Hanging out with your favourite authors and reading is the best bit. Eating sausage rolls at train stations in the middle of nowhere is the worst bit.

Is your taste in books the same as your taste in films or do you find they differ?
I love twisty American thrillers like INCEPTION and SHUTTER ISLAND, so there is some crossover there. I’m a real Netflix addict and enjoy PRETTY LITTLE LIARS, REIGN, THE GOOD WIFE etc. I’d love it if fiction could be as addictive!

Do you have any advice / top tips for writers?
These four books have been helpful to me on the editorial side. 1. INTO THE WOODS by John Yorke. It will help with plotting and examines the plot structures of famous books, films and tv series. 2. WRITING THE BREAKOUT NOVEL by Donald Maass. There are some great sections on landscape, character development, coming up with a theme and creating tension. 3. ON WRITING by Stephen King. Will fill you with pride at being a writer. 4. SAVE THE CAT. A book on scriptwriter than can be applicable to books (and recommended by @Mushenska no less). It will help you come up with your pitch, which will be invaluable when contacting agents.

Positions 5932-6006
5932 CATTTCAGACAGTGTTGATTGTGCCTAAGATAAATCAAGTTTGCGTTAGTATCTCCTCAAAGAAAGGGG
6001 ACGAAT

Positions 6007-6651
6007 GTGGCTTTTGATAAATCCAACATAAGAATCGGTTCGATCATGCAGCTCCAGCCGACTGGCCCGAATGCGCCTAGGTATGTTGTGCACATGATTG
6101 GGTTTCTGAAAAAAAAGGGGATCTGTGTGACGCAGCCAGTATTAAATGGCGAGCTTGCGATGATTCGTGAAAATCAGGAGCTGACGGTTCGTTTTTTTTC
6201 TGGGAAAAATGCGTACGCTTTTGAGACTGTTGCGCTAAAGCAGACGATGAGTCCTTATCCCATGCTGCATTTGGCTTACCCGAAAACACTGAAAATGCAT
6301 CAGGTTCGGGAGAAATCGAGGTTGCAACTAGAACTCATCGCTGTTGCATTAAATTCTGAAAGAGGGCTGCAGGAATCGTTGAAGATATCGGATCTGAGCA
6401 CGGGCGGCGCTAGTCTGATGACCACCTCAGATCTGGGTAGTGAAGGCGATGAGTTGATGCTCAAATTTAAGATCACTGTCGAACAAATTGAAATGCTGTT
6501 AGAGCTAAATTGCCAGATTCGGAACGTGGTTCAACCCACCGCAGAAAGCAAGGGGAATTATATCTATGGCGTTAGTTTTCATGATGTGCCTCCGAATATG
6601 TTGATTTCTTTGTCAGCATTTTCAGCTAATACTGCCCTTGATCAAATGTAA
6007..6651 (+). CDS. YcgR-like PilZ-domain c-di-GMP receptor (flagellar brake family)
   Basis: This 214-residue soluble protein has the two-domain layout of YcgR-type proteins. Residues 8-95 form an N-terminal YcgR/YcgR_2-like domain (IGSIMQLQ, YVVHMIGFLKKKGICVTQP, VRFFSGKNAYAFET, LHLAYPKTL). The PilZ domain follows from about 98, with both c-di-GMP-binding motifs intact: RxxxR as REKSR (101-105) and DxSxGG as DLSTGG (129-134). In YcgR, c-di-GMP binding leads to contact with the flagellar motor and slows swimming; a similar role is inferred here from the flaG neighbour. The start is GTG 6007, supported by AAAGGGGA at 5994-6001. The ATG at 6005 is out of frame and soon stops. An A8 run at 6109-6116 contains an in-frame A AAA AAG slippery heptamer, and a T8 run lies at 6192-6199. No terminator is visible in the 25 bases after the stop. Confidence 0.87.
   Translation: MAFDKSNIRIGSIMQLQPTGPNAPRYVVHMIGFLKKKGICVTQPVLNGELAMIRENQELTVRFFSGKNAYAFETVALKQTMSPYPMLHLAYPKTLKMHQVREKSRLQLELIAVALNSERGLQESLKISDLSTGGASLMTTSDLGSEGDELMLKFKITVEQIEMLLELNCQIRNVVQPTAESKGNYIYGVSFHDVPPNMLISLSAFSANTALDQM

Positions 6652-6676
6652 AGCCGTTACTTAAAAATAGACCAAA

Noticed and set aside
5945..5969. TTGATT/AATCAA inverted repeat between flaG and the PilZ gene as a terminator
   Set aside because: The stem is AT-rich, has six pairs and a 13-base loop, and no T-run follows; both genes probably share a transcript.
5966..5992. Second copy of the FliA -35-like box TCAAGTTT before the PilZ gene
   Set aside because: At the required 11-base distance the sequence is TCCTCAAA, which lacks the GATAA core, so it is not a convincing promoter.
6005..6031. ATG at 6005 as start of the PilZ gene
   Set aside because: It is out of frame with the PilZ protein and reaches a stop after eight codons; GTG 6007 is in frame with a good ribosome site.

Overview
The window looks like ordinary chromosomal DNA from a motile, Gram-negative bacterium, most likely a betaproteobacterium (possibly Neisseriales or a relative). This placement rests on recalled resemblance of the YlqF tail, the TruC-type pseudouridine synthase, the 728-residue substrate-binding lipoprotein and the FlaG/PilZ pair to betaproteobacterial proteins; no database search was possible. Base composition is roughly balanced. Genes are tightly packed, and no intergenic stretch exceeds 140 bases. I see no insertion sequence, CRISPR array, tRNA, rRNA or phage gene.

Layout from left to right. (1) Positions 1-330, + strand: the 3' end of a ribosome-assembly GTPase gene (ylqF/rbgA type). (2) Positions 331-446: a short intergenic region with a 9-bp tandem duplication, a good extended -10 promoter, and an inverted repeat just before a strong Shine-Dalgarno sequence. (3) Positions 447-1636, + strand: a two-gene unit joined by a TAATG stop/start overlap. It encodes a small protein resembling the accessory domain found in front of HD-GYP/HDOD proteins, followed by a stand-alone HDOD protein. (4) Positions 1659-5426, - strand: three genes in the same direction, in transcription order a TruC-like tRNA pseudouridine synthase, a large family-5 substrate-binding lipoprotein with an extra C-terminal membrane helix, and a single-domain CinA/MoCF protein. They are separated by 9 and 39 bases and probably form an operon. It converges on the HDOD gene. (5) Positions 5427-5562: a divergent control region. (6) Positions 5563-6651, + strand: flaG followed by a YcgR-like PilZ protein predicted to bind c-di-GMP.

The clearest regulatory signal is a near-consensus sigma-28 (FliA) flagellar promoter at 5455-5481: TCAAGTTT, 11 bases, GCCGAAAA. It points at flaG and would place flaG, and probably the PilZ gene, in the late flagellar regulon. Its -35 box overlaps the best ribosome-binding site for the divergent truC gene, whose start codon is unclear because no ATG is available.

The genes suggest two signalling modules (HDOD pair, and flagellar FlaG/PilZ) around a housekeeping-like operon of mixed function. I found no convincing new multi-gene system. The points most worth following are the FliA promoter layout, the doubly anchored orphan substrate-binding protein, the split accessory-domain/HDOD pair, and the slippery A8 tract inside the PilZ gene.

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For anyone dreaming of being published by Orion, do you have any advice?
Do you
accept unagented submissions? 
Have a look in the acknowledgements for your favourite books and books you feel are similar to your WIP and see who the author’s agent is. Get a copy of the WRITERS AND ARTISTS YEARBOOK, find those agents and check out their guidelines and look at their websites too. Here are some great articles on how to submit and land an agent: